The purpose of these three tests is not only to identify infected students but also to establish a baseline positivity rate and trend in positivity for the North Cross community. Following each round of testing, our Medical Advisory Board will review the results, make recommendations for further mitigation efforts, and determine the frequency of future testing.
The first three rounds of testing will be free of charge to the student and it is our hope to continue to provide testing at no added expense. However, as I communicated to you in June, it may become necessary to ask parents to bear the burden of continued testing costs. I recognize the significance of this burden but must weigh it against the added certainty it provides us in maintaining in-person instruction. In the event the potential expense of testing becomes prohibitive to a family, please contact the business office so that arrangements can be made.
See an example of our COVID-19 testing here!
It is unlikely that we will make it through the entire school year without at least one person identifying as COVID positive. When a person tests positive, and is symptomatic, that student will be sent home to quarantine for a period of ten days from when the first symptom occurred until 24 hours after being symptom-free. Asymptomatic students found positive by regular testing will be required to quarantine for 14 days.
North Cross will notify the local Department of Health of all positive results and staff will immediately begin identifying all students that came in close contact with the infected student. Close contact has been defined by the CDC on the basis of being masked or not, socially distanced or not, and the duration of the contact. This definition is subject to change as more becomes known about the virus. Staff will present our recommended response to each outbreak to our Medical Advisory Board, and as appropriate, these students will be quarantined.
Testing will not prevent the presence of the COVID virus on our campus, but it will help prevent a large outbreak. The analogy I have frequently used is driving in the dark with your headlights off. You don’t know you have driven off a cliff until you start to feel yourself falling, and at that point, it is too late to help yourself. Without testing, we are also driving blind, and we will not know if we have an outbreak until it is too large and requires us to close the school. Testing acts as our headlights, allowing us to see where we are going and make appropriate changes before we are forced to close school.
Note: Periods of time required for quarantine are subject to change as we learn more about the virus. Students asked to quarantine will be able to continue their studies via distance learning.
We have restricted classroom capacity to the maximum number of seats possible while maintaining a six-foot distance between them. There have been several organizations that have advocated closer distances if students are masked, but we have retained six-foot margins. Admissions has been quite brisk this summer, and we have turned away qualified students because of these COVID maximum capacities.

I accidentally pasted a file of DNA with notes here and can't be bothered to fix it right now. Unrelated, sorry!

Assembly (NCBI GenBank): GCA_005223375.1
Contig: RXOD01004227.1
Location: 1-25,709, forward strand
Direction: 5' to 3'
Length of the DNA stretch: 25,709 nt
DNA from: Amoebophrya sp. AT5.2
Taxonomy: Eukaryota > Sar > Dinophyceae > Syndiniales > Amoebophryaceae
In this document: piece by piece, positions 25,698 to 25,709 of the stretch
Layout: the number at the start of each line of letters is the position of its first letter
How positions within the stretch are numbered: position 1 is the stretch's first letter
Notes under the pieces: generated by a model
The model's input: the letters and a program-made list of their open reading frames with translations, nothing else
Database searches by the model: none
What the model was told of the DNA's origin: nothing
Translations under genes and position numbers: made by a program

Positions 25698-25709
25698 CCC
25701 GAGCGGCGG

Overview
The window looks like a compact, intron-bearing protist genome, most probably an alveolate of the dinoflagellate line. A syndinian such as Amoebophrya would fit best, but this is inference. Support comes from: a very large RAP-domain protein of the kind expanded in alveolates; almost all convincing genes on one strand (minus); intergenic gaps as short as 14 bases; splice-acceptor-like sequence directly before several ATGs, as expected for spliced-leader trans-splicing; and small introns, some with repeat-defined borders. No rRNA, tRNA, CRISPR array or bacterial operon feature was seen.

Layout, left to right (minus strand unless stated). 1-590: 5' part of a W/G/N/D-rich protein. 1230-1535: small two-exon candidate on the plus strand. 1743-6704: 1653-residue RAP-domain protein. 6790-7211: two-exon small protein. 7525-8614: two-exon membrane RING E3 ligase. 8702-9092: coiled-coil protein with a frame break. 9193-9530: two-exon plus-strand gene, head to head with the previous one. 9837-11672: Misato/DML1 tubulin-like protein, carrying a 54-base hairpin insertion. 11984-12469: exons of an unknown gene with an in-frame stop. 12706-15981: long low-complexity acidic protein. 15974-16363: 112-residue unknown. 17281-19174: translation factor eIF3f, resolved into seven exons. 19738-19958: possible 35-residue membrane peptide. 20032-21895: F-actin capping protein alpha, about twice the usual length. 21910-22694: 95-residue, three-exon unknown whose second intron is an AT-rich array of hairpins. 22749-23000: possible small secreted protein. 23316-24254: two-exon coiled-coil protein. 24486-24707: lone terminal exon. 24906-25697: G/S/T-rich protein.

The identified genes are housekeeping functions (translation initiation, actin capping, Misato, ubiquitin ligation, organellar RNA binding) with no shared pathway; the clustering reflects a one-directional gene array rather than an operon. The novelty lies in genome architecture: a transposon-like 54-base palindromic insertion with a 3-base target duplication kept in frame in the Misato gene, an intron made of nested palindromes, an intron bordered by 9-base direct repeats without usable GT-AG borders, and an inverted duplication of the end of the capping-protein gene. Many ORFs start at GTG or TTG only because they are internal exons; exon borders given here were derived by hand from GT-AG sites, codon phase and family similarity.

Where classrooms use tables and we are unable to spread students a full six feet, we have plexiglass dividers that will be placed between seats. Air Quality
Recent research has indicated that the COVID virus likely exists in an aerosol form and may linger in the air for much longer than respiratory droplets. We have purchased air handlers for all buildings, capable of using a HEPA 13 filter, which is recommended for removing particles the size of the COVID virus. As weather permits, we will increase airflow from the outside.
Studies have also shown that toilet flushing is a significant producer of aerosols unless the lid is closed prior to flushing. We have ordered lids for all of our toilets and plan to have them installed prior to the opening of school.
Hygiene Stations and Disinfecting
Each classroom and all common spaces will have hand sanitizing stations. In addition, there will be regular reminders during the school day to wash hands or sanitize.
We have purchased a number of electrostatic disinfectors which effectively fog an entire room with disinfectant. All classrooms and common spaces will be fogged each evening, and high-traffic locations such as bathrooms will be fogged regularly during the school day. We will continue to wipe down all heavy touch surfaces, such as doorknobs, push bars, and desktops. Desktops will be wiped down between each class, and all seats will be assigned.
Temperature Taking and Wellness Reporting
Upon arrival at school, all students and visitors are required to have their temperature taken. Students and visitors with fevers will be sent home until allowed to return by doctor’s consent.
In addition, all students must complete a daily wellness report by answering a short series of questions about their health. These questions will be found on an app that will be sent to you prior to the beginning of school and will serve in lieu of classroom attendance.
I very much appreciate your patience as we work through the ever-changing recommendations. Our goal is to provide a safe school environment for all students and to remain in session throughout the entire school year. We know so much more than we did last spring, and I am confident this knowledge will allow us to have a different but enjoyable school year. Please safely enjoy the remainder of the summer. I look forward to seeing you soon.
Christian J. Proctor, PhD
Dr. Proctor is the ninth Head of School at North Cross and has served as such since 2011. He has more than 30 years of experience in education. He has served as headmaster at Porter-Gaud School in Charleston, South Carolina, St. Martin’s Episcopal School in Metairie, Louisiana, Grace Episcopal School in Monroe, Louisiana, and as Interim Headmaster at Wesley Academy in Houston, Texas. In each location, Dr. Proctor’s tenure was marked by creativity, innovation, and school growth.